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2013 Annual Science Report

Reporting  |  SEP 2012 – AUG 2013

Edward Goolish
NAI Acting Director: Edward Goolish
Letter from the Director: 2013 NAI Annual Science Report

Kepler, Mars Science Laboratory, MAVEN – these, and many other space missions, exemplify the integrative role that astrobiology plays in NASA’s science program. It has been my great privilege to serve as acting director of the NAI this past year, and see from this perspective the passion and energy that continue to grow within the astrobiology community. I’ve experienced this excitement in the online discussions of our Workshops Without Walls, in the presentations of our Astrobiology Postdoctoral Fellow Alumni and, perhaps most strikingly, in the enthusiasm of the Astrobiology Graduate Conference organizers. Through all of these activities, and many more, it is clear that the unifying concepts of astrobiology have captured the interest of, and influenced the work of, researchers across the breadth of the natural sciences and beyond. The research accomplishments of the NAI’s members for this past year are detailed in the Institute’s 2013 Annual Science Report. They reflect the results of more than 600 peer-reviewed publications – 60 in Nature, Science and PNAS. I invite you to read through this year’s report – browsing by NAI Team, Astrobiology Roadmap Objective – or by using the search function. You will find the NAI researchers to be asking exciting questions in astrobiology, and working across teams and disciplines to uncover the answers.

The NAI is about connecting its members and the larger astrobiology community – researchers separated by geography by discipline, or both – to facilitate an interdisciplinary approach to scientific exploration and discovery. Towards this goal, the NAI continues to sponsor many real-time, online, events to better integrate its membership — together with the broader science community. During this past year, these included multiple seminar series, Workshops Without Walls (WWW), and Focus Group meetings among many others. I would like to highlight just one of these here, a WWW entitled ‘‘Stellar Stoichiometry,’’ hosted by the NAI ASU team in April 2013. This virtual workshop brought together 100 participants working in this field to better understand the role of stellar elemental abundances in planet formation and habitability. With the number of known exoplanets increasing into the thousands, the astrobiology community would like to know which star systems to focus on, and how planetary habitability might be related to stellar composition. The interactivity of this workshop was greatly enhanced by extensive use of real-time, online discussion, lightning talks, a virtual poster session, and the use of YouTube videos to communicate the scientific rationale for the workshop. The organizers, in the spirit of the NAI, have published a summary of their experience together with recommended best practices (Astrobiology; 14:271-276.), and I encourage all those considering remote workshops to read this article. Other successful WWW’s this past year included The Hadean Earth (Andy Czaja, Martin Van Kranendonk, Nicolle Zellner, May 2013), and The Present Day Habitability of Mars (David Paige, UCLA, February 2013).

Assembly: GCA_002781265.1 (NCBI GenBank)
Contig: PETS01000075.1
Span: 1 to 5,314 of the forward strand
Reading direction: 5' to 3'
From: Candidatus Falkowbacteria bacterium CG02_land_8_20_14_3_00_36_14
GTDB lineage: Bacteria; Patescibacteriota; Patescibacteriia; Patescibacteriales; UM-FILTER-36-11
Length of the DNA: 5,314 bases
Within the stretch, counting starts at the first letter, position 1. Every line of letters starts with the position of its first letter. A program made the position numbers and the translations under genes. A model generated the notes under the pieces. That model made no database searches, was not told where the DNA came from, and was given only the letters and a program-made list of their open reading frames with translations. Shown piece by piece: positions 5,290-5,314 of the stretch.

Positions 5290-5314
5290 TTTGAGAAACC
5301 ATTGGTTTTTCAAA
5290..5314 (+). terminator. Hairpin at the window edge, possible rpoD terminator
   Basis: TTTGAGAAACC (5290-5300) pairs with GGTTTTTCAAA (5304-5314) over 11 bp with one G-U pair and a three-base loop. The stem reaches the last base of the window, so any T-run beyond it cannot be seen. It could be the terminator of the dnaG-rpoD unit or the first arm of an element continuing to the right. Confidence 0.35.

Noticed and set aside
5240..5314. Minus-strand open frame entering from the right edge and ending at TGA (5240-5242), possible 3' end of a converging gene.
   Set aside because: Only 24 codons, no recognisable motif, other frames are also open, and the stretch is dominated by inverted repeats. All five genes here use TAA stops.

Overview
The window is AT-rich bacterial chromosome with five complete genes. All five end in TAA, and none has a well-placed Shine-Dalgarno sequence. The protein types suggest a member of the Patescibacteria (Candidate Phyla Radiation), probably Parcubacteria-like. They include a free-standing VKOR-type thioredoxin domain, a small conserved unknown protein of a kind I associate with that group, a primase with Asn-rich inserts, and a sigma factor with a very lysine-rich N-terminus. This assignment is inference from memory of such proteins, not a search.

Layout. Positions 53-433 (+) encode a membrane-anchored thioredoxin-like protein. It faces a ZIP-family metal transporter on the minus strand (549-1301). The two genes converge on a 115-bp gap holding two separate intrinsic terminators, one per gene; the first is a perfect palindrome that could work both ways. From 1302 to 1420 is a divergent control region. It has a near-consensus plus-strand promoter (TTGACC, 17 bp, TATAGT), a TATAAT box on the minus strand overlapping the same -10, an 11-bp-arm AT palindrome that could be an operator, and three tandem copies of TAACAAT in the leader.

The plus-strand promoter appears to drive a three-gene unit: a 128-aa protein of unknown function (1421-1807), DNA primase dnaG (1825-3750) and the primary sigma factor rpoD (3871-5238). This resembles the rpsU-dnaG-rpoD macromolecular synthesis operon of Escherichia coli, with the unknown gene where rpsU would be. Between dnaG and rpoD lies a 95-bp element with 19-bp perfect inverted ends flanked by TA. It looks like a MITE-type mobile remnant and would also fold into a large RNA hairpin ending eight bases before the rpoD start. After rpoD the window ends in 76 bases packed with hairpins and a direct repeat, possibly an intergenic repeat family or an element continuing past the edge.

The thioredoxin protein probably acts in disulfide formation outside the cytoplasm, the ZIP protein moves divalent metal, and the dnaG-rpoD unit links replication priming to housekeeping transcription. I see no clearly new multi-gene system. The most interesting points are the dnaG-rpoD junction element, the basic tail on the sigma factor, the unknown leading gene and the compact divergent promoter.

Support for students and early-career astrobiologists continues to be a priority for the NAI. The highlight of the year in this area was AbGradCon 2013 which was held at McGill University in Montreal during June of 2013. This year, there were 74 attendees from more than 40 institutions including representatives from Belgium, Brazil, Canada, Germany, Italy, and Spain – and both the presentations and an undergraduate poster competition were streamed live using the NAI’s collaborative tools. Other significant events included; The Josep Comas i Solà International Astrobiology Summer School (Santander, Spain), on the topic of Biosignatures: The Fingerprints of Life, the Astrobiology Grand Tour, and the Hawaii/Nordic school – Water and the Evolution of Life in the Universe. Nine “Lewis and Clark Field Scholars in Astrobiology” were also selected for support to conduct field-work in Iceland, Sweden, England, Australia, Italy, and the Philippines – and five Faculty Fellows were named through the Astrobiology Minority Institution Research Support (MIRS) program working on projects from the origins of life to modeling the shockwaves involved in disk formation. The objective of the MIRS program is for faculty fellows to use their NASA research experience to strengthen opportunities for their students and recruit them into a career related to astrobiology.